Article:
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Amazon? What Is Going On?
Sunday, April 12th, 2009

Well, the murmur is turning into an uproar. Apparently over the weekend Amazon decided to de-rank several erotic or GBLT titles. Don’t be fooled by the idea that this issue is just about egocentric authors who want to know their rank. This is about something much more serious.

See…Amazon runs like a regular bookstore, but online. I blogged about it extensively recently at Fresh Fiction. What does that mean, though? Well, in a nutshell, when you go into your local bookstore, what do you see, right off the bat? You see the bestsellers, right? This is PRECISELY how Amazon works. If I search–bestsellers in romance, surely Lora Leigh is going to pop up, right?

Well…according to Amazon’s infinite wisdom, not anymore. According to Amazon, you see, Lora L. is erotic romance…and therefore is relegated to the back room. She’s there. But you readers have to search a bit harder to find her.

Amazon is all about exposure. It’s about being in the storefront. In one decisive fell swoop, they apparently have taken that away. If you want to buy anything associated with erotic or GLBT, you’re have to go to the back room and ask for your stuff.

(Which will likely be delivered in a brown paper wrapper.)

Suddenly, one third of my rankings disappeared on Amazon. Now…I liked to see my rankings. But to focus on the rankings misses the point. We’ve just been moved off of lists that people might search in order to buy our books. And by the way…the things Amazon has decided to leave up vs. erotic romance? My eyes are still bugged.

Some really good links that I’ve read so far…

Dear Author
Lauren Dane (Lauren gives the place to write in protest and also the original statement from Amazon for reference.)
Naughty and Spice

I’m no expert, but this seems really wrong.

4 comments to “Amazon? What Is Going On?”

  1. Tracy
      · April 12th, 2009 at 8:57 pm · Link

    Hi Beth,

    I just read your post, and Lauren’s too. I will certainly send in my protest for their latest shenanigans! I am floored that they decided this action was in “the best interest” of anyone. You don’t have to be an expert to know that this is plain wrong. I’m hoping Amazon will hear from many others in protest, and perhaps rethink their decision. Until then, I will buy from B & N, or Borders.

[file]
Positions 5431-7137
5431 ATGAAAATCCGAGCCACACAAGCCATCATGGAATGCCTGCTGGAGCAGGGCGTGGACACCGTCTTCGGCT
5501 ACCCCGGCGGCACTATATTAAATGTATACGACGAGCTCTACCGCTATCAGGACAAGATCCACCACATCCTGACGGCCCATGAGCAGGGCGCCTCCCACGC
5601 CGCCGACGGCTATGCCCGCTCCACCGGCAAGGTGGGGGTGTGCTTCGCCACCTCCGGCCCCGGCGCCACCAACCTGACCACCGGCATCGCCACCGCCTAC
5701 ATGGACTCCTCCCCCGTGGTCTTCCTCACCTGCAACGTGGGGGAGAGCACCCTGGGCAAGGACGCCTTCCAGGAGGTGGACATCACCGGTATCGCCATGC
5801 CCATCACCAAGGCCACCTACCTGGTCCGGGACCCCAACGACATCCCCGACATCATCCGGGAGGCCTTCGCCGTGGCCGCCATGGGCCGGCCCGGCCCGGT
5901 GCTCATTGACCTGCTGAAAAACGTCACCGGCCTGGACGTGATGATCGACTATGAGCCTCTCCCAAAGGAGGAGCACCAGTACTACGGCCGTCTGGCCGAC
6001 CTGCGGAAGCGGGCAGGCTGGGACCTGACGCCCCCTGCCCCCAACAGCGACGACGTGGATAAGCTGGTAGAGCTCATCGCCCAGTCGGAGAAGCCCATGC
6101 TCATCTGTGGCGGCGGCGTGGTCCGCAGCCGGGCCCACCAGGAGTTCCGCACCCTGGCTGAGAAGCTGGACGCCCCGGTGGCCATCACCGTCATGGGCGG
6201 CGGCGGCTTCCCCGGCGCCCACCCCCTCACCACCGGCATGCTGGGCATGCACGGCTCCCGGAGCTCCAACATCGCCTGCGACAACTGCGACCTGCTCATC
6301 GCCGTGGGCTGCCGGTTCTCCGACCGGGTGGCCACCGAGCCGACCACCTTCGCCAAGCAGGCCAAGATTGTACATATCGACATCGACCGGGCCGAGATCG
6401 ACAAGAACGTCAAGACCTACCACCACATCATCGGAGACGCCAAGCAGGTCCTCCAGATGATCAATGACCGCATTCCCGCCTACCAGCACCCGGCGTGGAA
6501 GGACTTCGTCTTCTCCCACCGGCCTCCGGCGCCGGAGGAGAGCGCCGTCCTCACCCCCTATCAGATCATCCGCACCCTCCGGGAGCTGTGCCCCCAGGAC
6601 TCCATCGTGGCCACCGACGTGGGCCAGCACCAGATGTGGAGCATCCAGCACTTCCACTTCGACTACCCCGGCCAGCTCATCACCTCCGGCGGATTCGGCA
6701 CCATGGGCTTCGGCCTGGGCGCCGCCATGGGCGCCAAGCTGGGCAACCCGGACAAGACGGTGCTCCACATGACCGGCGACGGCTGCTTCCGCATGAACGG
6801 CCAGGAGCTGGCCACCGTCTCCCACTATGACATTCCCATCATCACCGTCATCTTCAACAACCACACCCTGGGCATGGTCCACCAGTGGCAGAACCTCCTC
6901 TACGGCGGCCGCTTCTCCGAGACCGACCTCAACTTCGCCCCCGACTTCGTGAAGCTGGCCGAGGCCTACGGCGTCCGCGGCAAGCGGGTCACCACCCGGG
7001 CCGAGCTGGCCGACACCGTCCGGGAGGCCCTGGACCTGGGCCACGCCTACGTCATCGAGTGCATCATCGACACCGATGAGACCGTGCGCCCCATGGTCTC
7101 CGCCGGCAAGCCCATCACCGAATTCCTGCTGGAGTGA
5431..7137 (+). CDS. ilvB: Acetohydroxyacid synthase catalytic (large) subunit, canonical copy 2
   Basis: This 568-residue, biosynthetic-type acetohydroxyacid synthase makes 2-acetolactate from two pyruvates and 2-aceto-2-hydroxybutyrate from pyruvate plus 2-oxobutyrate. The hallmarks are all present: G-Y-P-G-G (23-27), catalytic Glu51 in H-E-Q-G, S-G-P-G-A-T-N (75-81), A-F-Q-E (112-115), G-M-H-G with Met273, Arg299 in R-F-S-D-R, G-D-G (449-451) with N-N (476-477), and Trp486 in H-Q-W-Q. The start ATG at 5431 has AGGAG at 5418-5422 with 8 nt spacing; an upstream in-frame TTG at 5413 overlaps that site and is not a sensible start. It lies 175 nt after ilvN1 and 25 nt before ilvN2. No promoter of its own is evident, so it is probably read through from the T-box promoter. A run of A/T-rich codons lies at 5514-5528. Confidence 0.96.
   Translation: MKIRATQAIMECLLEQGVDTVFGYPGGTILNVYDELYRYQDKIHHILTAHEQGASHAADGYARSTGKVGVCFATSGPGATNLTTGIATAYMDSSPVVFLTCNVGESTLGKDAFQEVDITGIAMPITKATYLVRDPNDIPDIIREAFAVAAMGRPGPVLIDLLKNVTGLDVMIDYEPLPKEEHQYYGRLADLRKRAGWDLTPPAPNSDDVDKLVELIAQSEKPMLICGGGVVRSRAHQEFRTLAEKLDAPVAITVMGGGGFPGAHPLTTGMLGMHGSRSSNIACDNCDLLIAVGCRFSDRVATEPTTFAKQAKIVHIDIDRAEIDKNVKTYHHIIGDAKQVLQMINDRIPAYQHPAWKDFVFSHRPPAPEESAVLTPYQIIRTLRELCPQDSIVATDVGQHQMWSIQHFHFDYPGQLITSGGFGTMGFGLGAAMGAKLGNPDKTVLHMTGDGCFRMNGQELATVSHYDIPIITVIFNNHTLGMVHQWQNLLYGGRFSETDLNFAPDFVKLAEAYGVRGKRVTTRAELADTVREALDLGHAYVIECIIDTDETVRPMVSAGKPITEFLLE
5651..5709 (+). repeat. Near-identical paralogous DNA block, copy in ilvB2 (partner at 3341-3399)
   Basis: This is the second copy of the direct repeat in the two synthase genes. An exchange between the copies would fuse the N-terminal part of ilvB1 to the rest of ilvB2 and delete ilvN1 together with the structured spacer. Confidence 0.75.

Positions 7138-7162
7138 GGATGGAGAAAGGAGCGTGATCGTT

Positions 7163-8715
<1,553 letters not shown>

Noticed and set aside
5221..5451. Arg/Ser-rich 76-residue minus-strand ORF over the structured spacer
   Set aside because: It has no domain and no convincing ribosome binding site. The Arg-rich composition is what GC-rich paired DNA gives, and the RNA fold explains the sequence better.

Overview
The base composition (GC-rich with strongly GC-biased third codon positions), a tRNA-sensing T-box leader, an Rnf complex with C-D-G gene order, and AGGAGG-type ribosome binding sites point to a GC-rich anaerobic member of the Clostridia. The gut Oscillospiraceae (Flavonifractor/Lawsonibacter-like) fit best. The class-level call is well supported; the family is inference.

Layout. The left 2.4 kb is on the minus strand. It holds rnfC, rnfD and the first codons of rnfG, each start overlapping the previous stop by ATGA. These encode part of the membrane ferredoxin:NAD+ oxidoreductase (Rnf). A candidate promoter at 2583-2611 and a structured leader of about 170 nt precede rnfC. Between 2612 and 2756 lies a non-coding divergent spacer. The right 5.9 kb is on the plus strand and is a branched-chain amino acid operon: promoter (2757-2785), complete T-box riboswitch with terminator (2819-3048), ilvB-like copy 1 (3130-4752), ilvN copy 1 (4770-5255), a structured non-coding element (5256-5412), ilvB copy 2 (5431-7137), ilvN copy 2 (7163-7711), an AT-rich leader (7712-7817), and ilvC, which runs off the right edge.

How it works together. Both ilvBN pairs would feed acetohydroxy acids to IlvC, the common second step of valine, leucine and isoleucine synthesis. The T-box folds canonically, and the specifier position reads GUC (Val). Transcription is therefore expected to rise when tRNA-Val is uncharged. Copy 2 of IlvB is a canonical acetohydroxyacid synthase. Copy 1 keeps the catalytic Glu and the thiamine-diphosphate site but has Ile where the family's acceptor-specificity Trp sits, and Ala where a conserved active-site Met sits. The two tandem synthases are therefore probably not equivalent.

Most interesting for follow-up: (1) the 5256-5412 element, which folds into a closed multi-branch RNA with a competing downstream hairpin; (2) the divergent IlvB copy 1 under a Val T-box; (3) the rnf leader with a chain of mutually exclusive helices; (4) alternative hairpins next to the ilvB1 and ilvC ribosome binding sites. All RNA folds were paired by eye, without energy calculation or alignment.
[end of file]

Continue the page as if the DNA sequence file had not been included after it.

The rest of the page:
I hope your sales are not too badly affected.

  2. Stacy ~
      · April 13th, 2009 at 4:27 am · Link

    This is the comment I made at HelenKay Dimon’s blog, and I thought I’d post it here as well:

    “I happened to run across the Amazon posts on Twitter, and I’m dismayed about the whole situation. Many of the wonderful authors I read are being impacted by this, and it’s sad. Amazon is regressing to an almost “book-burning” mentality here, like they have to right to monitor what their customers read. Makes me glad I don’t spend much time or money at Amazon…not when, thank God, I can go elsewhere.”

  3. beth kery
      · April 13th, 2009 at 7:32 am · Link

    Stacy and Tracy,

    Well, I understand that Amazon has reported the whole issue was a ‘glitch.’ We’ll have to see if they reverse the non-ranking. As of Monday morning, no go. Maybe all the letters made a difference.

  4. Beth Kery
      · April 13th, 2009 at 6:02 pm · Link

    Hi. For those interested, this is the reply I just got for my letter of protest to Amazon…in case you haven’t gotten your own inadequate, inaccurate note yet.


    Thank you for contacting Amazon.com.

    This is an embarrassing and ham-fisted cataloging error for a company that prides itself on offering complete selection.

    It has been misreported that the issue was limited to Gay & Lesbian themed titles – in fact, it impacted 57,310 books in a number of broad categories such as Health, Mind & Body, Reproductive & Sexual Medicine, and Erotica. This problem impacted books not just in the United States but globally. It affected not just sales rank but also had the effect of removing the books from Amazon’s main product search.

    Many books have now been fixed and we’re in the process of fixing the remainder as quickly as possible, and we intend to implement new measures to make this kind of accident less likely to occur in the future.

    Thanks for contacting us. We hope to see you again soon.


    Customer Service Department

    Note: this e-mail was sent from a notification-only address that cannot accept incoming e-mail. Please do not reply to this message.

    I especially loved that last comment. I’ll bet.

    I don’t know how you guys sent your note, or if you did, but I specifically had this in my note that they are supposedly replying to…

    In consideration of our entire customer base, we exclude “adult” material from appearing in some searches and best seller lists. Since these lists are generated using sales ranks, adult materials must also be excluded from that feature.
    Hence, if you have further questions, kindly write back to us.

    Best regards,

    Ashlyn D
    Member Services
    Amazon.com Advantage

    So…what about that…the company email, I’d like to know? And, precisely, what do they mean by ‘ham-fisted?” I think I get the analogy, but I’m not getting how it applies…or how it relates to any hint of responsibility taken for this disturbing occurrence from Amazon. They do refer to an ‘accident.’ Yeah? Come on, take responsibility, Amazon. Stick those Sexual Reproductivity and Mind and Body genres in there to make things sound clinical, but this was an attack on books dealing with sexuality that perhaps is considered to be distasteful to a certain portion of the public.

    What a sugarcoat.

    Just as an aside, my rankings have not yet been ‘fixed.’

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